- The warm conveyor belt is a rising relative stream from south, south-eastern directions turning to north,
north-eastern directions; it transports warm and moist air.
- The dry intrusion is a sinking relative stream from north-west to south-east, splitting into two branches: a
further sinking one to the south-west and a rising one to the north-east.
The cold conveyor belt is a rising relative stream from east, south-east which is initially below the warm
conveyor belt, but then emerges from below and extends to northern directions.
The vertical relation of these three conveyor belts to each other results in the different cloud types of the Occlusion: the multilayered Warm Conveyor Belt Type of the cloud spiral and the Cold Conveyor Belt Type.
The structure and formation of the cloud spiral of the warm conveyor belt Occlusion type can also be described with the conveyor belt theory as follows:
- An ascending cold conveyor belt can be found parallel to the surface warm front. At the point of the Occlusion it
penetrates from below the warm conveyor belt and turns cyclonically forming the cloud spiral. The relative stream of the
cold conveyor belt is a main relative stream forming the Occlusion cloud band. In this Occlusion type it is hidden below
higher level cloudiness which is related to the middle and upper level streams. Within the cyclonic turn the ascending
motion changes into a descending motion which causes the decrease of the frontal cloud tops.
- The higher levels of the troposphere are characterized by the relative streams of the warm conveyor belt and the dry
intrusion. The configuration of the warm conveyor belt depends on the stage of development. In the early wave stage the warm
conveyor belt ascends within the cloud band of the Cold and Warm Front where it turns anticyclonically parallel to the
surface warm front (see Warm Front Band). During the warm conveyor belt type of the Occlusion development, described
in this chapter, the warm conveyor belt develops to a ridge-like hook over the occlusion band and later on splits into two
parts: the eastern branch follows the cloud band of the Warm Front while on the western branch it follows the cloud spiral
of the Occlusion. This is the main difference to the Cold Conveyor Belt Type Occlusion, because in the warm conveyor belt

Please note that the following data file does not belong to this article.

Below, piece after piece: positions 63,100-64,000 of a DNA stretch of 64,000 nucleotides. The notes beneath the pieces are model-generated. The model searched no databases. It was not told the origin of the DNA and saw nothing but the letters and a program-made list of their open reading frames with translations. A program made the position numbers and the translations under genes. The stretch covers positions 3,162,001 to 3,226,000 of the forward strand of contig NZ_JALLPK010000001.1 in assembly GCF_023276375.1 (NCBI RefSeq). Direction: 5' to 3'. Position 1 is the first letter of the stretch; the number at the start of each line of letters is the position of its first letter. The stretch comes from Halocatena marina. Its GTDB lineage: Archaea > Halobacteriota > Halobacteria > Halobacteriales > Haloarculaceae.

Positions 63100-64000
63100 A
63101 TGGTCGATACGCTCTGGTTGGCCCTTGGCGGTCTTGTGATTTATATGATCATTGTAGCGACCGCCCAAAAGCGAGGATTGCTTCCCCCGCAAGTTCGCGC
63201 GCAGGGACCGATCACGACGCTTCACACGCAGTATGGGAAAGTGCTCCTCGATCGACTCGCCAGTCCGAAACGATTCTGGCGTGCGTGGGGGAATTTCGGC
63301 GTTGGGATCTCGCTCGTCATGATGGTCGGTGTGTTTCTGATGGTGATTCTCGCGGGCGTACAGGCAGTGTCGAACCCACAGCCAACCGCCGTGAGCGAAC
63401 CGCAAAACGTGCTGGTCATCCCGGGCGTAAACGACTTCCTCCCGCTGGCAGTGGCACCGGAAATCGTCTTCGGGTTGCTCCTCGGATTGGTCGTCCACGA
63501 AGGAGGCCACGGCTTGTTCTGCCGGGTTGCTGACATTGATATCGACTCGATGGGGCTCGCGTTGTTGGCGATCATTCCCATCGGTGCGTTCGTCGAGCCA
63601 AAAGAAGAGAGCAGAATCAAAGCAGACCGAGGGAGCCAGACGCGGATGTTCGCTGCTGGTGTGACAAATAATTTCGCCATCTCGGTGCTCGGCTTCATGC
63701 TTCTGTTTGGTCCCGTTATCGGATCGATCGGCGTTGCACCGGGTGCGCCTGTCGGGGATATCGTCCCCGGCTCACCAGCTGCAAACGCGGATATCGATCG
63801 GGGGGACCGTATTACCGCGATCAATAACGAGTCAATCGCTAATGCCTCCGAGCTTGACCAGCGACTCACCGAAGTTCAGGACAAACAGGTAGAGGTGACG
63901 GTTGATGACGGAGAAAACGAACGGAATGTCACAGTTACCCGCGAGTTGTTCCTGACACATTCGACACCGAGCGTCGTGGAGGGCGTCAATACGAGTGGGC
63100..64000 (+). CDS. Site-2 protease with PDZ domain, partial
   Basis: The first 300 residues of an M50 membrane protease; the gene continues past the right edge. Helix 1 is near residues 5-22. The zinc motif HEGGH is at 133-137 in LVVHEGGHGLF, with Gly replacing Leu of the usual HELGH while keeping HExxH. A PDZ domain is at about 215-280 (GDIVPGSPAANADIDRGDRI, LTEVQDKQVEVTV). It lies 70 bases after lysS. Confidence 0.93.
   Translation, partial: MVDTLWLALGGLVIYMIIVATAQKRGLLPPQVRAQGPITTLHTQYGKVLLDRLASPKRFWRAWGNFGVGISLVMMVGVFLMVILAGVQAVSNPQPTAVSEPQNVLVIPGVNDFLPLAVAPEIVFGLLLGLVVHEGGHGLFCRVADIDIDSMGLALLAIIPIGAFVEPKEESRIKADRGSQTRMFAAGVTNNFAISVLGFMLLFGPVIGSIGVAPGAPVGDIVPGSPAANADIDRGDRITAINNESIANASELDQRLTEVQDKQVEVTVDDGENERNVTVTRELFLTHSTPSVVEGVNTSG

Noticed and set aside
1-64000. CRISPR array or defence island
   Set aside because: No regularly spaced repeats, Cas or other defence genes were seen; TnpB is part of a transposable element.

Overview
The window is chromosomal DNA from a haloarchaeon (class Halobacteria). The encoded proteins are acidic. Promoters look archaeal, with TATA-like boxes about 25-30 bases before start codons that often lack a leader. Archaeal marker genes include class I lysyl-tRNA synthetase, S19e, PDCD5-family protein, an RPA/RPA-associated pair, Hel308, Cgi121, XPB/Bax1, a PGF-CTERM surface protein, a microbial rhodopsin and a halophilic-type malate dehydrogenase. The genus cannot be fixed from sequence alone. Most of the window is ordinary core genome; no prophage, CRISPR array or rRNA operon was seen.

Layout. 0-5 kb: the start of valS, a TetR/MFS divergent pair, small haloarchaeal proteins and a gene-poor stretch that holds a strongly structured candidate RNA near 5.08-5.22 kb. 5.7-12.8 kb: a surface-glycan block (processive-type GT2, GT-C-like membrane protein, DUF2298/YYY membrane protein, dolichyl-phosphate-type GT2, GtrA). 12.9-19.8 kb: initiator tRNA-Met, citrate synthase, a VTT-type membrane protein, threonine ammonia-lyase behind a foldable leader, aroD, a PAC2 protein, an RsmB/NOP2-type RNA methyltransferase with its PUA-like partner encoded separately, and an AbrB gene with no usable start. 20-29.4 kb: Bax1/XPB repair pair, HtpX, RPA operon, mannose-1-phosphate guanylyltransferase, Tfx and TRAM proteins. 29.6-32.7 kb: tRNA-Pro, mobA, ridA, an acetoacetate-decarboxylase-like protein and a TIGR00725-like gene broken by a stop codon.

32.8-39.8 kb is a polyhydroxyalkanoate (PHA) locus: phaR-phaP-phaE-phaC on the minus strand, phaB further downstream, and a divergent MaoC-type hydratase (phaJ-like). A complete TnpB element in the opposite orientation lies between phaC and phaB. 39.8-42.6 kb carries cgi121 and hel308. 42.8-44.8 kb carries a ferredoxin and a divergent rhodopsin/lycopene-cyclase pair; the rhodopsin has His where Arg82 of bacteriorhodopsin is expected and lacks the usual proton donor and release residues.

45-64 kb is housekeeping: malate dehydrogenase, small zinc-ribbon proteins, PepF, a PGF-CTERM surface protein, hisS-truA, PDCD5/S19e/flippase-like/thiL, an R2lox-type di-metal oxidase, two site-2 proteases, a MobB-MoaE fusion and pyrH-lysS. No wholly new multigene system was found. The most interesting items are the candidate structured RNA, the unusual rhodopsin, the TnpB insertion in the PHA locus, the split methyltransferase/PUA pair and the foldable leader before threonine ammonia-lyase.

cloudiness develops and forms the multilevel Occlusion cloud band. The cloud bands of the warm and the cold conveyor belt
are often distinct.
- The dry intrusion is accompanied by descending air originating from the upper levels of the troposphere and/or the lower
levels of the stratosphere. The dry intrusion is approximately to the rear cloud edge of the cloud spiral of the Occlusion.
If at all it overruns only the boundary zones of the cloud band. These are the areas predestined for the development of Cb
Cloudiness, which often can be observed in the images (see Cloud structure in satellite image) as well as in the
synoptic weather reports (see Weather events). The following reasons for the convective development can be found:
- the air advected within the dry intrusion has lower values of relative humidity than the air of the cold
conveyor belt; this leads to the development of a conditionally unstable stratification;
- a PVA maximum indicating moving curvature vorticity contributes to upward motion according to the omega
- The fact that the dry intrusion does not cross the Occlusion cloud band in this warm conveyor belt development type is
another big difference from the cold conveyor belt type (see
Occlusion: Cold Conveyor Belt Type - Meteorological physical background
A comprehensive study at ZAMG of all oOclusion events during one year shows many of the mentioned points described above, but also some deviations. These facts can be summarized as follows: